September 6, 2013
Like listening to ten different conductors wave their batons (or whatever that little stick they slash the air like a gay Zorro is called) as they lead a Mozart concerto, there may be as many different musicalities to the descriptions you receive of Burning Man as the number of people you ask. Or so you would think. But that’s not really the case. Like the abortion issue, it seems people are generally either all in or all out and only after picking sides do they decide on the particulars of whether they consider a rusty hanger or a Hoover vacuum the best way to do away with “the little problem.”
The converted will describe Burning Man as a utopian dream of creative community where everyone can express themselves without fear or worry, as on the Playa ridicule and judgement are replaced by hugs and kisses and the occasional nipple tweak, or so they say. The less dreamy will describe it as a dirty, drug-infested sex party in the desert where an elite class of rich, pyromaniacal hippies reenact scenes from Mad Max and light shit on fire.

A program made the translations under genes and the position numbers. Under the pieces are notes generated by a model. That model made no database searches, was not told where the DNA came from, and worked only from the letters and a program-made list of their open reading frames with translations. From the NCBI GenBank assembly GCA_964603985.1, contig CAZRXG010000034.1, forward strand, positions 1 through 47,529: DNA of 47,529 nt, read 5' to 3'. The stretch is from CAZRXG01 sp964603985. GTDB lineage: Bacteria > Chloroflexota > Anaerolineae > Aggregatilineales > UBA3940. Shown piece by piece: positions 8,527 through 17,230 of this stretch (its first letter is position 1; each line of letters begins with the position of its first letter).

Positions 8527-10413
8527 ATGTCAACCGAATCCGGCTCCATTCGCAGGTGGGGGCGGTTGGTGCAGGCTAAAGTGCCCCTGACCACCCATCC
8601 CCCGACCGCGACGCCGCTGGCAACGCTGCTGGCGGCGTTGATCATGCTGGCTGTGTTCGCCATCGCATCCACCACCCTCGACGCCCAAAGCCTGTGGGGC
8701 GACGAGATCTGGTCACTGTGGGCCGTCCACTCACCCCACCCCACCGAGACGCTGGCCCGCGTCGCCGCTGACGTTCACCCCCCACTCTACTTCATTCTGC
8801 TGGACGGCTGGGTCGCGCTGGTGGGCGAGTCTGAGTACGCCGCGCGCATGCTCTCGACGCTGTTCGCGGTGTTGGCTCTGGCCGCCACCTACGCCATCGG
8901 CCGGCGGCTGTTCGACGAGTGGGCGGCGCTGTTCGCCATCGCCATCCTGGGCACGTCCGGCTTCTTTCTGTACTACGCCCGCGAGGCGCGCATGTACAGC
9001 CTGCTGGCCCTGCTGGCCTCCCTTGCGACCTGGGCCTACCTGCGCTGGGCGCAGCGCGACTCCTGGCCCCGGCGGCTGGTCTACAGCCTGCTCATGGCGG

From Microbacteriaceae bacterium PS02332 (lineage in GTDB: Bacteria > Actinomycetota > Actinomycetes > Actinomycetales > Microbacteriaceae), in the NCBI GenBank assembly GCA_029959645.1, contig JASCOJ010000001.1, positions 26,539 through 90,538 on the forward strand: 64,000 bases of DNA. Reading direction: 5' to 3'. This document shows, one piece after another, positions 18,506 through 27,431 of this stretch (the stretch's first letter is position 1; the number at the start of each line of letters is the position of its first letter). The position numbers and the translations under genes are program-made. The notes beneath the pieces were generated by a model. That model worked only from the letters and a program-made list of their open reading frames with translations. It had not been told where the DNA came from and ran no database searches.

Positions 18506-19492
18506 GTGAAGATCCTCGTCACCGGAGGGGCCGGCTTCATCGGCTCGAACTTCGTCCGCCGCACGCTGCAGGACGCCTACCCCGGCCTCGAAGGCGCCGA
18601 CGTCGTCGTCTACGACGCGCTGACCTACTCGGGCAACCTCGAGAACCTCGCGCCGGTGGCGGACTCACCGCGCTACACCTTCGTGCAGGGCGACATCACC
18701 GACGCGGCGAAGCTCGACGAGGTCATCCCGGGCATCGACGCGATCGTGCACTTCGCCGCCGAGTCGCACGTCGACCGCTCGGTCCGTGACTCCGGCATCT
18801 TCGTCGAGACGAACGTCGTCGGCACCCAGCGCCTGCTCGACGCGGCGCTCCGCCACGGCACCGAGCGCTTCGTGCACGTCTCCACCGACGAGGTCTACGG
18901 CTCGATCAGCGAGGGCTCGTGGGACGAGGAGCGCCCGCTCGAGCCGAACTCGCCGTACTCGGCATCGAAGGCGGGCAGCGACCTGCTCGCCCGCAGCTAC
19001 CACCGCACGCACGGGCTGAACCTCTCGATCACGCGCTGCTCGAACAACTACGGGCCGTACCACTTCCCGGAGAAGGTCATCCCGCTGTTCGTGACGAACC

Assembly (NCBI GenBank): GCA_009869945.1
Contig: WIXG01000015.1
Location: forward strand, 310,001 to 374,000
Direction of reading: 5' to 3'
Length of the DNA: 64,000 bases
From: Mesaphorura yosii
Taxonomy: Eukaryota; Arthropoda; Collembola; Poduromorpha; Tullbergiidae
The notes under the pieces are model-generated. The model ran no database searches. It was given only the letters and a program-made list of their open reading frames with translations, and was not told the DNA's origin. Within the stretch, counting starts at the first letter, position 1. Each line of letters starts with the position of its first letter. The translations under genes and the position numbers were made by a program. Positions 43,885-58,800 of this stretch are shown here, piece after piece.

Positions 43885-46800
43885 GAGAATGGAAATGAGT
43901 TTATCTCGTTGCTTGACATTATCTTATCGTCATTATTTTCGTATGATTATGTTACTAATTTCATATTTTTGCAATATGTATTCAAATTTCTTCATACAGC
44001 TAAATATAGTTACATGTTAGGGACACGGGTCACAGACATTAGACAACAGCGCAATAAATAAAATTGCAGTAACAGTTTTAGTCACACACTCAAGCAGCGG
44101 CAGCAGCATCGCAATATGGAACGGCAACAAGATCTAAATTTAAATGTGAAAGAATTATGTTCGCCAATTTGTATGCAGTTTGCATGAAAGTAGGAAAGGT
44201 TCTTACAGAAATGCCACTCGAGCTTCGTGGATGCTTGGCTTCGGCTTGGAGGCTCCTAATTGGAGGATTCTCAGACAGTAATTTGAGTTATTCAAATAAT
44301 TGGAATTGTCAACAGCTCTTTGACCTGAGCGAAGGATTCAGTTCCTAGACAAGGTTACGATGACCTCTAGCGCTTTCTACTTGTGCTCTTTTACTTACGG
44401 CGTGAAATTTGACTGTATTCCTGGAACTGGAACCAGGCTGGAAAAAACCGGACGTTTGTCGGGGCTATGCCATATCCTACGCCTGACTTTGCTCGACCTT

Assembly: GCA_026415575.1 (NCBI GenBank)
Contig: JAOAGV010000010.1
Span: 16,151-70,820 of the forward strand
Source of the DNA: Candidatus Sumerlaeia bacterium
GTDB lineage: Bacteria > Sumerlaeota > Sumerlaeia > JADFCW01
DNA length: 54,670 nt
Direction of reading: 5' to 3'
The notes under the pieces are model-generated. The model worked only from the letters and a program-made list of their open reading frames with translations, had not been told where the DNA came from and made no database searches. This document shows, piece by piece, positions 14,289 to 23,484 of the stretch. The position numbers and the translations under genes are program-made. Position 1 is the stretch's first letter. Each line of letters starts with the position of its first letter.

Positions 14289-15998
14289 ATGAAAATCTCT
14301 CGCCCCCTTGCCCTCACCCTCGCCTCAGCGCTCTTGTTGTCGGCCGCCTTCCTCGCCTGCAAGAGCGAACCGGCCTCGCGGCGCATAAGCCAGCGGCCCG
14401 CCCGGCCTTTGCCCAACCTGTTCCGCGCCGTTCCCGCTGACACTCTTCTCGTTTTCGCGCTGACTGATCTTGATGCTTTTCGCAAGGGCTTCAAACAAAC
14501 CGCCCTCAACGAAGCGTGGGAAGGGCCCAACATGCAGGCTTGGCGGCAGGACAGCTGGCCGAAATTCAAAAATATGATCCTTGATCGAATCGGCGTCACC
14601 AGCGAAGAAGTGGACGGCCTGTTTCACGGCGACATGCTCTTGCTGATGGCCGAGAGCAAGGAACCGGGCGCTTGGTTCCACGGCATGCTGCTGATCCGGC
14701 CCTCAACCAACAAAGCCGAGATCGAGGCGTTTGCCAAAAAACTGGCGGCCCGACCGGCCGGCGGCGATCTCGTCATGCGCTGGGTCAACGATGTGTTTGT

Both may be right. And both may be wrong. I think this has to do with some law of physics concerning multiple possibilities–or was that multiple orgasms? If only I paid attention in physics class, today I might have been better able to satisfy my woman, instead of having to listen to a broken record of, “I appreciate your effort but I’ll finish on my own. No really–stop!”
What I find suspect is that if you listen to most of the Burning Man Kool-Aid drinkers, their answers almost always sound identical, as if you just heard twenty people in a row describe an apple with the words “Juicy and delicious!” to which the only natural response would be, “Okay, where’s the camera? This is a commercial, right?” Coming from self-proclaimed individuals who have burned their school uniforms which society gave them, I find a lot of “uniform” descriptions, which seems not only sacrosanct coming from so-called creatives, but also boring.